Monday 5 October 2020

On Blu-ray, DVD and Streaming - BUCHANAN RIDES ALONE (Budd Boetticher, USA, 1958) - Fourth instalment of Tom Ryan's series devoted to the legendary cycle of Westerns starring Randolph Scott and (mostly) produced by Harry Joe Brown


The Ranown Cycle, Part 4


“Grace. Fred Astaire in a Western.” 

(Budd Boetticher on Randolph Scott) (1)


The opening of the fourth film in the Ranown cycle (2) suggests a conventional Western. The credits scroll over a small township: a dusty main street, adobe buildings, men wearing sombreros going about their business. As we subsequently learn, this is Agry Town, situated on the border between the US and Mexico and named after the family that effectively runs it. More or less cut from the same cloth as Sundown in Decision at Sundown(1957).


As the credits end, a man riding tall in the saddle comes into medium close-up: Tom Buchanan (Scott). As he later reveals, he’s a rancher who’d needed money, had found some as a gun-for-hire in the Mexican-American war that erupted in the 1840s and is now simply passing through town on his way home to Tucson. That is, until trouble finds him. 


"...simply passing through town on his way home to Tucson"
Scott, Buchanan Rides Alone

Buchanan Rides Alone was director Budd Boetticher’s 26th feature (with ten of them made under the name of Oscar Boetticher, or Oscar Boetticher Jr., his birth name). He’d begun work in television by then, including an extended stint on the Public Defenderseries several years earlier as well as three episodes of Maverickwhile he was working on the Ranown films with Randolph Scott. 


The source for this very different addition to the cycle – different inasmuch as it’s a laconic black comedy – is The Name’s Buchanan, written by Jonas Ward (a nom-de-plume for hard-boiled crime novelist William Ard; he used other names too). (3) Originally published in 1956, when Ard was 34, it was the first in a series of five books he wrote featuring the character of Tom Buchanan. After his death in 1960, three further additions to the series were contributed by other writers. 


A hard-boiled but undistinguished Western potboiler, the novel introduces its titular hero as a familiar male stereotype, a man who goes his own way on his own terms. It also offers a 19th-century word for him with which I'd been unfamiliar, labelling him “a ramstam”. For the record, that’s the book’s way of telling us that he’s a “reckless and wilful” hombre. His demeanour lacks the self-contained uprightness that the Scott persona might customarily bring to mind, but he belongs to the same family, more like the hot-headed kid brother.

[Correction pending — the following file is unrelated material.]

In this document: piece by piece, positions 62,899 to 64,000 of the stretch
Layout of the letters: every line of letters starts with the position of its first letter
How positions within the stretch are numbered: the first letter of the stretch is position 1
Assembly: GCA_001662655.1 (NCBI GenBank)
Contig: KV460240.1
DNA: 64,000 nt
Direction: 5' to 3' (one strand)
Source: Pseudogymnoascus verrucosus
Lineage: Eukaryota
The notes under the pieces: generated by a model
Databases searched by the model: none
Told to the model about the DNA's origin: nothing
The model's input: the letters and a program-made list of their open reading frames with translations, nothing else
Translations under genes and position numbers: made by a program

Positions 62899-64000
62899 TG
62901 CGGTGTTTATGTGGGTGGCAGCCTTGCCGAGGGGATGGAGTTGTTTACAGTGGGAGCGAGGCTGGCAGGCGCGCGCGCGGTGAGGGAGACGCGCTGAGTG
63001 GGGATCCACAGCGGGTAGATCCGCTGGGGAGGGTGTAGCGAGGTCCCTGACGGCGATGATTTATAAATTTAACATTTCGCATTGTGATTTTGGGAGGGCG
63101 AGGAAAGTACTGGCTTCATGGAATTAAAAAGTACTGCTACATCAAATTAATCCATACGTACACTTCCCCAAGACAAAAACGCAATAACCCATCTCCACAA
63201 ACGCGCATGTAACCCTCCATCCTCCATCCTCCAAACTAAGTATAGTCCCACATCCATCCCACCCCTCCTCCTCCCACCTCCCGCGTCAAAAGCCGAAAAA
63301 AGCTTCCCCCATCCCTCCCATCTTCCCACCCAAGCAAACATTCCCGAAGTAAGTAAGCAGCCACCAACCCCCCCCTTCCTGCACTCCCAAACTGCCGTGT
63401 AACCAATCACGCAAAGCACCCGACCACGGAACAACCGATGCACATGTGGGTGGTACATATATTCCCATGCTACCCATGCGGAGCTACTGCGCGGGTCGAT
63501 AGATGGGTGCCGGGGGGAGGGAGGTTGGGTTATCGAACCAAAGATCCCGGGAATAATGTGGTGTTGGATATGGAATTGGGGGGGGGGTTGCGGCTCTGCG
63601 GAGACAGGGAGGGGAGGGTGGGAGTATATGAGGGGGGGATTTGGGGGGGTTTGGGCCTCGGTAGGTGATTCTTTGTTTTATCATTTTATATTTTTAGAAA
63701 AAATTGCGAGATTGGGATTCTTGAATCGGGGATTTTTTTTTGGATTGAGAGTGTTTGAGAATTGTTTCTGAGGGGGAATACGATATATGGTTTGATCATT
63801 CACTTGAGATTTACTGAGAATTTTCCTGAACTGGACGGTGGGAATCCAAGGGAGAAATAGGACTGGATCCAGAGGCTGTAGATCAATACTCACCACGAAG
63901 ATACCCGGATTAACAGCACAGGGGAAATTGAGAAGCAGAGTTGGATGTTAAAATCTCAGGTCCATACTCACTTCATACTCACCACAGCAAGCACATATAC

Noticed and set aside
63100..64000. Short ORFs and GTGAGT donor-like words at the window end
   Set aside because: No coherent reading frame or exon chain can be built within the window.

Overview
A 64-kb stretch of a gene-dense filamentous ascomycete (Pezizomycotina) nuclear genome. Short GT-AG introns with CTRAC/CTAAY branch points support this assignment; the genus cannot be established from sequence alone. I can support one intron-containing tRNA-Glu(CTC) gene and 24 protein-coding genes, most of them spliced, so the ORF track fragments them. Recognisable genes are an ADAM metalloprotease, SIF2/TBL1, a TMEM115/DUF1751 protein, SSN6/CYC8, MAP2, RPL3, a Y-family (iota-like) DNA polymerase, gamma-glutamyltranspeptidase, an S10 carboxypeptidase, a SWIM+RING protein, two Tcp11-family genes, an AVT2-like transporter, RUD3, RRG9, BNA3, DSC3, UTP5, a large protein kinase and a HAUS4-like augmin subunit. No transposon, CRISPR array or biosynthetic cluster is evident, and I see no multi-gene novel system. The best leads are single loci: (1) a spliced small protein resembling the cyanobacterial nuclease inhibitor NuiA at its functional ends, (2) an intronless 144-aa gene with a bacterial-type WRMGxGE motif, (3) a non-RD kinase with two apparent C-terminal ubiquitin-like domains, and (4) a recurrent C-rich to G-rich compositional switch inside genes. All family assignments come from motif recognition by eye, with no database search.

The adaptation for the film generally follows the book’s plot outline. Officially, it was written by Charles Lang, who was also responsible for the Decision at Sundown screenplay, although relatively reliable sources (4)suggest that Lang’s final draft was extensively rethought and rewritten by Boetticher and Burt Kennedy. 


In particular, aside from the ways in which the casting of Scott gave Buchanan a more laidback air, it appears that they expanded the character of Abe Carbo, played by Craig Stevens, making him a key figure. In the novel, he’s an important supporting player, but more like a cold-blooded pragmatist than his character in the film where he’s not only spared the bloody death he gets in the book, but even turns out to be kind of likeable. 


" hat, chaps and vest, with an aqua shirt..."
Craig Stevens,  Buchanan Rides Alone

Imagine Cary Grant in a Western and you’ll catch something of the character’s distinctive cool, dressed in black hat, chaps and vest, with an aqua shirt. He’s also given the film’s deliciously black punch-line – a laugh-out-loud moment – which Boetticher claims he added on the day of shooting. (5)


On Buchanan’s arrival in Agry, he’s rudely greeted by the sheriff, Lew Agry (Barry Kelley), and his deputies, suspicious of outsiders wearing guns. Soon afterwards, as he signs in for an overnight stay at the hotel, the eyes of the clerk at the desk, Amos Agry (Peter Whitney), the sheriff’s brother, widen greedily when he sees Buchanan’s money belt. Then the stranger in town heads over to the saloon for a steak, only to be accosted by Roy Agry (William Leslie), who’s ridden up in a hurry with scratches on his face and a melee on his mind.


Buchanan handles it all with good humour. Oozing self-assurance, he’s a man of few words and is reluctant to waste too many of them on these cretins. He just wants to gather himself together and be on his way. But then Juan de la Vega (Manuel Rojas) rides into town to avenge his sister, who has – it becomes clear between the lines – been raped by Roy. Some words could still not be spoken in Hollywood in the late ’50s.


After he takes his lethal revenge, he’s arrested and, as he’s being beaten up by the sheriff and his men, Buchanan steps in on his behalf. As a result, both the accused and his would-be rescuer are thrown into jail, the Agrys and the townspeople preparing for a double-hanging. What ensues is a series of negotiations in which base motives are camouflaged, generally clumsily, by a civilized veneer.